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Kaida, our new dog, taught me a lot about focus in our first week together. Like all of our past dog companions, she is a rescue. In her case, it was from the illegal dog meat trade in South East Asia.

First, a little background. When we adopted her, we knew there would be rewards and challenges along the way.

Kaida had never been in a house and we didn’t know if we needed to house train her. There was something about her that let us know we would be a great fit.

She’s a Ken-Kai/Shiba Inu mix. Thirty-four pounds of pure muscle with the eyes of a Sighthound and the nose of a blood-hound. She’s very fearful of men and people she doesn’t know, but she’s getting better.

Since I work from home, I’m able to spend the most time with her. We started a daily routine of walking to a nearby park and spending at least 45 minutes exploring. We give her a longer after-dinner walk in the evening. One night, during her first week with us, we needed to give her a shorter walk because of an appointment.

After our walk the next morning, we sat outside while I drank a cup of coffee and she cooled down and mellowed out from her walk. Only this time, she didn’t mellow out. Kaida turned into the Tasmanian Devil.  She ran circles around me and the yard at warp speed.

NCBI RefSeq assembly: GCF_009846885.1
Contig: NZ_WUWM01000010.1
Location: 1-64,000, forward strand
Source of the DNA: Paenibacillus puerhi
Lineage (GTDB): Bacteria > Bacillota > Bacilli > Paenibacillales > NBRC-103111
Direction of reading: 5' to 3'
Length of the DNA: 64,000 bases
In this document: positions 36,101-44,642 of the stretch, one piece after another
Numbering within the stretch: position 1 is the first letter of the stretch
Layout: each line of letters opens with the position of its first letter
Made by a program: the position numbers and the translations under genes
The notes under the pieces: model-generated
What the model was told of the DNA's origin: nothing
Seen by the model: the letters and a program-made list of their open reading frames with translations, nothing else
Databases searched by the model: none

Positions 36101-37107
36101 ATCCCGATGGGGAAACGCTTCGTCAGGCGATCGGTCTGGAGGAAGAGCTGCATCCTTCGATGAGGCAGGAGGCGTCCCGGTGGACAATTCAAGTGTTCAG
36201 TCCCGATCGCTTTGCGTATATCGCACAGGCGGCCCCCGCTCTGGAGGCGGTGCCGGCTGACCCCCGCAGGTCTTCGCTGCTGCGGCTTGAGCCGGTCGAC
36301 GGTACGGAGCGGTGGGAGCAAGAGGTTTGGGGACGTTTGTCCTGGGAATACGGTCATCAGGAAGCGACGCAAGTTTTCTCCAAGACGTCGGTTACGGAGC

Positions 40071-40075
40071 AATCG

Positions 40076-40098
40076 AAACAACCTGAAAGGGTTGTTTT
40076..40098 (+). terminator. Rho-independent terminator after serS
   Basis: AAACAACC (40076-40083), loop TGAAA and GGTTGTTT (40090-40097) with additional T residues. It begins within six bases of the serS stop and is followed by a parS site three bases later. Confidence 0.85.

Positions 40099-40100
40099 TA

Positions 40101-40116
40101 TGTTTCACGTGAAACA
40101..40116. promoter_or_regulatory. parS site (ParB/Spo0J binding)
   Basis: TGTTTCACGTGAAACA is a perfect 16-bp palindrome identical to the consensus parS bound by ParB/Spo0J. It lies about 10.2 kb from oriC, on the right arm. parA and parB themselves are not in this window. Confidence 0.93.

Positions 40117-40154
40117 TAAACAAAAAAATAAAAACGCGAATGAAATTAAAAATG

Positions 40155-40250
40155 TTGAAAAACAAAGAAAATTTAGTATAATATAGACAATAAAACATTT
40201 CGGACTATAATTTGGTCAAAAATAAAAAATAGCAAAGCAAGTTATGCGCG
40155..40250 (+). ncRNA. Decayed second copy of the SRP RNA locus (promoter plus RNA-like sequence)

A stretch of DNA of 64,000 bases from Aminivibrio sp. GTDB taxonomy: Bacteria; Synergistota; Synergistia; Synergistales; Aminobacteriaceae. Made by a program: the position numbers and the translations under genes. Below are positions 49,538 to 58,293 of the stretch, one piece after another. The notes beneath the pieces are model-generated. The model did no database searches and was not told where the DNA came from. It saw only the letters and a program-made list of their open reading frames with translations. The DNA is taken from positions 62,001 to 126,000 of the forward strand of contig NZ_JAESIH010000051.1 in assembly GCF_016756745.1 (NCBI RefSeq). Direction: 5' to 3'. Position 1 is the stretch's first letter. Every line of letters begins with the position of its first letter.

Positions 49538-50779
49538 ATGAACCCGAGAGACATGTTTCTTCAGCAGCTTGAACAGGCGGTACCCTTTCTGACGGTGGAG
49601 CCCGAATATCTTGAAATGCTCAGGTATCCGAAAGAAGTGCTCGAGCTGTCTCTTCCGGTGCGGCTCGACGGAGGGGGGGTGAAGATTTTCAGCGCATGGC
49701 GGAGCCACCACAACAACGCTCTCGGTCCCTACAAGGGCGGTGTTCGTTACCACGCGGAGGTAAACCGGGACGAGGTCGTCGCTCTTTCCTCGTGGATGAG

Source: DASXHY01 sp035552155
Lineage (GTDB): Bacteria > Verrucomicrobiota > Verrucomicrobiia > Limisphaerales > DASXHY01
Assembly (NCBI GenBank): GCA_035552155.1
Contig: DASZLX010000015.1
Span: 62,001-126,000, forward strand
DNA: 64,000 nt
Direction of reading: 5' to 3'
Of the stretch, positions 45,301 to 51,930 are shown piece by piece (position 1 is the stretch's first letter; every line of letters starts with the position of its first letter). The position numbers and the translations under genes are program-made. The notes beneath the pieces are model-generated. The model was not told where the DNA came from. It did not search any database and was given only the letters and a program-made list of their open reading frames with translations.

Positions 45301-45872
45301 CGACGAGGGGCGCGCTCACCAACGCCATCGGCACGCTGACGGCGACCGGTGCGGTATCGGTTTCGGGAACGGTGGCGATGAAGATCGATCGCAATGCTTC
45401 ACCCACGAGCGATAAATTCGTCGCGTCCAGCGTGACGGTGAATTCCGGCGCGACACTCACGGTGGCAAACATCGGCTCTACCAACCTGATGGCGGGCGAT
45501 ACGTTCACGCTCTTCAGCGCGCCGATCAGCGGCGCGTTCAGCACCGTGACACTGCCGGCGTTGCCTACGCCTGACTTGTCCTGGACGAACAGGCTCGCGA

She picked up a “critters” scent in the yard and the digging began. The kind of digging where dirt flies everywhere. Seconds later, her head was deep in the hole. She didn’t respond, her eyes were wild, she was in a frenetic energy state of mind. I’d been down this road before. Part of it was her anxiety, and the rest was excess energy she needed to burn off. This is Kaida in action…

After the digging stopped, I called her over and helped her calm down. Distracting her at this stage is impossible and creates more chaos. The short walk the night before along with being in an unfamiliar place triggered “Frap” – Frenetic Random Activity Periods.  Some people also call them the “Zoomies”.  Most dogs have them less often as they get older, but an irregular schedule that doesn’t meet their physical or mental needs will create behavior issues.

That morning stuck with me, because we humans, get the “zoomies” too. The proper amount of exercise is a great natural anxiety and stress reliever.
Do you ever have those days when you’re feeling cranky AF and your focus is non-existent? Yeah, me too.

When Kaida came into our lives, she changed my daily routine – in a good way. Her need for exercise is high. Rain or shine we’re outside on the go before breakfast.

By the time I get home, I’ve had my first win – a dose of exercise-induced dopamine and Vitamin D.  I go into the rest of my day feeling focused and energized. I’m able to prioritize my day better since I have more energy to check things off my list.  Even though I also practice Yoga and take Tai chi that morning burst of energy fuels me the most.

That moment when I saw Kaida digging like a maniac and getting nowhere, reminded me of the days I’ve had when I’m not pushing myself physically.  It was an eye-opener and my routine is now an engrained habit.

What can you add to your routine to crank your life up a notch?